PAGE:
When a speaker stands on a stage – virtual or live, to present to an audience, there is an inherent contract.
Outside the standard speaker contract with the event producers, there is an implied contract between the audience and the speaker. Maybe not an ‘implied contract” by the letter of the law, although someone more knowledgeable in law might help here.
The title is part of the contract.
The content is part of the contract.
Your delivery is part of the contract.
All your material is part of the contract.
Each of these parts of the contract are a promise you, the speaker, makes to the audience. What is most important is that you fulfill those promises. Some of these are easier to explain than others.
This promise is that you will present a session that matches the title. I saw a speaker once present a topic about the fear of speaking, and spent the first 20 minutes talking about brain transplants. If the audience was not captive, the promise was not met, and people would have left or shut down. Had the speaker told the audience that they were going to present a short topic to demonstrate parts of the actual topic, the promise would have been met.
This promise is that your content will be related to the topic and the purpose. A friend calls me Mr. Sidebar, because I like to tell stories (that he says are unrelated). While this works for Billy Connolly – who is the world’s best comedian – his promise is comedy through storytelling, and sidebars are part of that experience. When you present a topic on Leadership and you sidebar a personal story about your pet that is not about leadership, that is breaking your promise.
Speaking, as you may know, is about stepping into a character that is appropriate for this purpose, this topic, this audience, at this time. That will require you to present your material with two key points in mind.
1. Your audience. For most speakers, audiences range widely. Corporate audiences expect a more formal approach. Associations may enjoy a balance of play and formality, education and entertainment. And some audiences may expect your session to be purely entertainment.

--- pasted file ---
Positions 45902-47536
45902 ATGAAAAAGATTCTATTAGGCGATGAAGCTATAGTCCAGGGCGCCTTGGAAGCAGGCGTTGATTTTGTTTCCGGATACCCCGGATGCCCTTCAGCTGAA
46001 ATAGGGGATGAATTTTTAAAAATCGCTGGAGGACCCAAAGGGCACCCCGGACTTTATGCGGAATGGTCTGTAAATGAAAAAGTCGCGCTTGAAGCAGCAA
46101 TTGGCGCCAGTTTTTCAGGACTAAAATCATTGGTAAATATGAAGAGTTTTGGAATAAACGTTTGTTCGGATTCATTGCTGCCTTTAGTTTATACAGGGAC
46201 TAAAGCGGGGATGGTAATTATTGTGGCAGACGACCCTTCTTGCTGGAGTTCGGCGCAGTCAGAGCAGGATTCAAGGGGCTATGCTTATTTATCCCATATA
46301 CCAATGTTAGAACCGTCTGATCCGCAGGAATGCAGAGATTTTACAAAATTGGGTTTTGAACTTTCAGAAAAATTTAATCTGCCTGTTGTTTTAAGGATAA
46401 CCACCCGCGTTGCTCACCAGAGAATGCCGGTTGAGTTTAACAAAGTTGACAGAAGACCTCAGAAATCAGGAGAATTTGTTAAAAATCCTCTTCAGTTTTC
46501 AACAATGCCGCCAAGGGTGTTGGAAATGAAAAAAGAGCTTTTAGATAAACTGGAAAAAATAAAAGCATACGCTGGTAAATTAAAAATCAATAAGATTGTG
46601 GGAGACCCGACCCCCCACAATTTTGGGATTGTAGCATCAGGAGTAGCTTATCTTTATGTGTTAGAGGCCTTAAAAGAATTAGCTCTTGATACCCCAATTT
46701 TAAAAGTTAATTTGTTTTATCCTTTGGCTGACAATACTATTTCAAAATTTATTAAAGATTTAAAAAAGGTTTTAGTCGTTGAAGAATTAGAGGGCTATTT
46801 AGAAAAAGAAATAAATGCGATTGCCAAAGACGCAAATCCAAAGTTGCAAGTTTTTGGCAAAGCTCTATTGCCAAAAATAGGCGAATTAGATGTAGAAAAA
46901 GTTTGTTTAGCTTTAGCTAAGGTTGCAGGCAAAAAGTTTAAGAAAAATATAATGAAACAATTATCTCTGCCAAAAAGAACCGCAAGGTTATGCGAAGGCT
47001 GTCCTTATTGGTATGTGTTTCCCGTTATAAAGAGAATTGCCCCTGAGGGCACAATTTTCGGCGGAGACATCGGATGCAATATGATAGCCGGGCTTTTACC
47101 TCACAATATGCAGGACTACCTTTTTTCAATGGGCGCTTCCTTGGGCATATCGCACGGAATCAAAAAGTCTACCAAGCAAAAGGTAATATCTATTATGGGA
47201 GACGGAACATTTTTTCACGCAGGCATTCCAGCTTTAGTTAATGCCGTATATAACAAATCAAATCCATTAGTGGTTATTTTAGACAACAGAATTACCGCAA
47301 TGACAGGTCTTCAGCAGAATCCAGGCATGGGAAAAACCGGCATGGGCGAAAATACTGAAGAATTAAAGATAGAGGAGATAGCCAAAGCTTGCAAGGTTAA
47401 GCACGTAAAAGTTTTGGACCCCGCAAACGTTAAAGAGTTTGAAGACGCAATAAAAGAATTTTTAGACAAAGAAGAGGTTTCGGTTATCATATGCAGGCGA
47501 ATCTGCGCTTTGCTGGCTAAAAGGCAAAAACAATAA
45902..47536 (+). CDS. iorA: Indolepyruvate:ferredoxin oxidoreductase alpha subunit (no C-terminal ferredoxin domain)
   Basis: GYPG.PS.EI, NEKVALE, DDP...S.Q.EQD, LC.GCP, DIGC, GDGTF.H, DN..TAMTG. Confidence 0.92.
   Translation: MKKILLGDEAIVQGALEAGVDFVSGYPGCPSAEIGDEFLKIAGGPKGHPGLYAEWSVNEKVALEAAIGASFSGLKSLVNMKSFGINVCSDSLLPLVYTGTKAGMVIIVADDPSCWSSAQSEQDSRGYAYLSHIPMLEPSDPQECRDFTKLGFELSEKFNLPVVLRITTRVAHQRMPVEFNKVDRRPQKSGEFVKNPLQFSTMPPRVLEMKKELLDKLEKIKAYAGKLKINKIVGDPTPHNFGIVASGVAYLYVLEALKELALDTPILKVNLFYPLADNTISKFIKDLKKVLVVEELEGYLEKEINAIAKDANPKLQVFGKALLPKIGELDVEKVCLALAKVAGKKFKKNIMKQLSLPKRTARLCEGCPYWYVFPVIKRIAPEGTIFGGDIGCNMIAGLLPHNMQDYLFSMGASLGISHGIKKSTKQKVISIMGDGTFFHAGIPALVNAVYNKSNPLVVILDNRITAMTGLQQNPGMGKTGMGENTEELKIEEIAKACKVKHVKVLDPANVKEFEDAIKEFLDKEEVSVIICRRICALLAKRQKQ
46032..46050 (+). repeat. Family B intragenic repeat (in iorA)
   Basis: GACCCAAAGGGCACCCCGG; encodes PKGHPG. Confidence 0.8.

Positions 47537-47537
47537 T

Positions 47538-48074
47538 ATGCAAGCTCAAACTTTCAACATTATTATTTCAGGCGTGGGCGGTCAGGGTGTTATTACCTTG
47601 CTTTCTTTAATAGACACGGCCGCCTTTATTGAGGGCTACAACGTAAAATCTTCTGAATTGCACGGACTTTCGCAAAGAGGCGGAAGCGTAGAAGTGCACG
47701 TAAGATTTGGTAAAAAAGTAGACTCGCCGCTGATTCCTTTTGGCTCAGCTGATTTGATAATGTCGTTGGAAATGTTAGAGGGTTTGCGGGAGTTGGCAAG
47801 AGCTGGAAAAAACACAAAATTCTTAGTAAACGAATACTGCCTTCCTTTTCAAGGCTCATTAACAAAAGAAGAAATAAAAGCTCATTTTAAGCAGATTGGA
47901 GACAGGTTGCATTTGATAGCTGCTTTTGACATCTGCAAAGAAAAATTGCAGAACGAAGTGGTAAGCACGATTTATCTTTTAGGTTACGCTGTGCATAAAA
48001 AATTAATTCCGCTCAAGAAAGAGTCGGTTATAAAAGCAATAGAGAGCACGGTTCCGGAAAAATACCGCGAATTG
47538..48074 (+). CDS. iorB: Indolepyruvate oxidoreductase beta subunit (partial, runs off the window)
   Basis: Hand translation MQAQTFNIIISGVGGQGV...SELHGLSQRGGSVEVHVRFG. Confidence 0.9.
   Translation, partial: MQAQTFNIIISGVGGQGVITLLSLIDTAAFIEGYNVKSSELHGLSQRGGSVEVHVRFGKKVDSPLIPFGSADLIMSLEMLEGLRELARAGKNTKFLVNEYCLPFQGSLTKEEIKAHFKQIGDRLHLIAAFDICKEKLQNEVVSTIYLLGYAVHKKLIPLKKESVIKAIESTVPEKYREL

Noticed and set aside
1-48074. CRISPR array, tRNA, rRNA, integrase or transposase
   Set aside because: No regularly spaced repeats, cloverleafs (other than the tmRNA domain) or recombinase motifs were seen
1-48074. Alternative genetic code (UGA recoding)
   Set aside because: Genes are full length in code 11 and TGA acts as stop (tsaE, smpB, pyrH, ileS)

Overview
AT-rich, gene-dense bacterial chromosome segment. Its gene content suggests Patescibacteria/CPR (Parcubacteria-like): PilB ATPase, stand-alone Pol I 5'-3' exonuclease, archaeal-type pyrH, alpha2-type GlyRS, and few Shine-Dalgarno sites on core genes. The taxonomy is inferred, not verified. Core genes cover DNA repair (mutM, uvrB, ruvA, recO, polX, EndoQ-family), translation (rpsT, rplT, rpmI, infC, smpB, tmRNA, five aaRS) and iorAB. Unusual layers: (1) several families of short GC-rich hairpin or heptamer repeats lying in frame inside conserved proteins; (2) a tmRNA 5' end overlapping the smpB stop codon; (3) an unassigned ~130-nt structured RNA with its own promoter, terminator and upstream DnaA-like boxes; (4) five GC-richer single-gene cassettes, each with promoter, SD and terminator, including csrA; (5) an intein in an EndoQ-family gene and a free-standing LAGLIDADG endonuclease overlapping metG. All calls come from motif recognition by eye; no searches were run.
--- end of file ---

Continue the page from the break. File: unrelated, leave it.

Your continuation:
2. Your character. After your audience, consideration must be given to your own personality, your own character, your own delivery method. If you are a playful speaker, and you tone it down to boring, the audience will not receive the best you can give them. If you are a dynamic speaker and you offer unexciting, your audience will not be satisified.
One of the polishes we need to make as a speaker is to find the right mix of delivery to ensure your audience is considered while not compromising your personal style. If your delivery is inappropriate compared to the audience expectations, you are breaking your promise.
While your message is key to your presentation, all of your material must deliver on the promise you have promoted and the audience expects. Your slides, your handout, your giveaways, your social media, your websites – these all combine to build your platform. They define who you are and what to expect.
A speaker friend of mine once said “one stinking slide means your entire deck is stinking”. It is the same with all your material. It should be at the highest level of excellence to represent who you are and your message, and it should be consistent. Including one stinking anything breaks your promise to the audience.
At this point, there is only one thing to say: Keep your promises!